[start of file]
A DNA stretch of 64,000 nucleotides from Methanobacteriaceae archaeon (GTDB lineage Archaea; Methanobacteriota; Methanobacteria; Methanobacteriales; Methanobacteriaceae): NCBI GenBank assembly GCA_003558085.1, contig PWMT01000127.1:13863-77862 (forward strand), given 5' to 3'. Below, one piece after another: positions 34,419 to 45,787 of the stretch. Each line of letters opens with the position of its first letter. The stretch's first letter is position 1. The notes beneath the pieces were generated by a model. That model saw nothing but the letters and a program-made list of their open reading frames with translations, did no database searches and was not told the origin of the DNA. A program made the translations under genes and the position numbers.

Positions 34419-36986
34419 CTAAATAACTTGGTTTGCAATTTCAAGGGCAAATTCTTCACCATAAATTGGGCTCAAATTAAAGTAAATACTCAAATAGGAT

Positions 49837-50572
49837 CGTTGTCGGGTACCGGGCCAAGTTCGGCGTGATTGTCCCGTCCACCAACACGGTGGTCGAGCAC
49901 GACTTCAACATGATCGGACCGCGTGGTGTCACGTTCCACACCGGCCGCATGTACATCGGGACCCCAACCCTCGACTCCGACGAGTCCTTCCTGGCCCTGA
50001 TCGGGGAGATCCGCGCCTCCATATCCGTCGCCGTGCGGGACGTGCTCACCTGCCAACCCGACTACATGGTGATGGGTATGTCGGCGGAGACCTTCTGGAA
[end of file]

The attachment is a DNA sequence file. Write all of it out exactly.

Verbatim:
A DNA stretch of 64,000 nucleotides from Methanobacteriaceae archaeon (GTDB lineage Archaea; Methanobacteriota; Methanobacteria; Methanobacteriales; Methanobacteriaceae): NCBI GenBank assembly GCA_003558085.1, contig PWMT01000127.1:13863-77862 (forward strand), given 5' to 3'. Below, one piece after another: positions 34,419 to 45,787 of the stretch. Each line of letters opens with the position of its first letter. The stretch's first letter is position 1. The notes beneath the pieces were generated by a model. That model saw nothing but the letters and a program-made list of their open reading frames with translations, did no database searches and was not told the origin of the DNA. A program made the translations under genes and the position numbers.

Positions 34419-36986
34419 CTAAATAACTTGGTTTGCAATTTCAAGGGCAAATTCTTCACCATAAATTGGGCTCAAATTAAAGTAAATACTCAAATAGGAT

Positions 49837-50572
49837 CGTTGTCGGGTACCGGGCCAAGTTCGGCGTGATTGTCCCGTCCACCAACACGGTGGTCGAGCAC
49901 GACTTCAACATGATCGGACCGCGTGGTGTCACGTTCCACACCGGCCGCATGTACATCGGGACCCCAACCCTCGACTCCGACGAGTCCTTCCTGGCCCTGA
50001 TCGGGGAGATCCGCGCCTCCATATCCGTCGCCGTGCGGGACGTGCTCACCTGCCAACCCGACTACATGGTGATGGGTATGTCGGCGGAGACCTTCTGGAA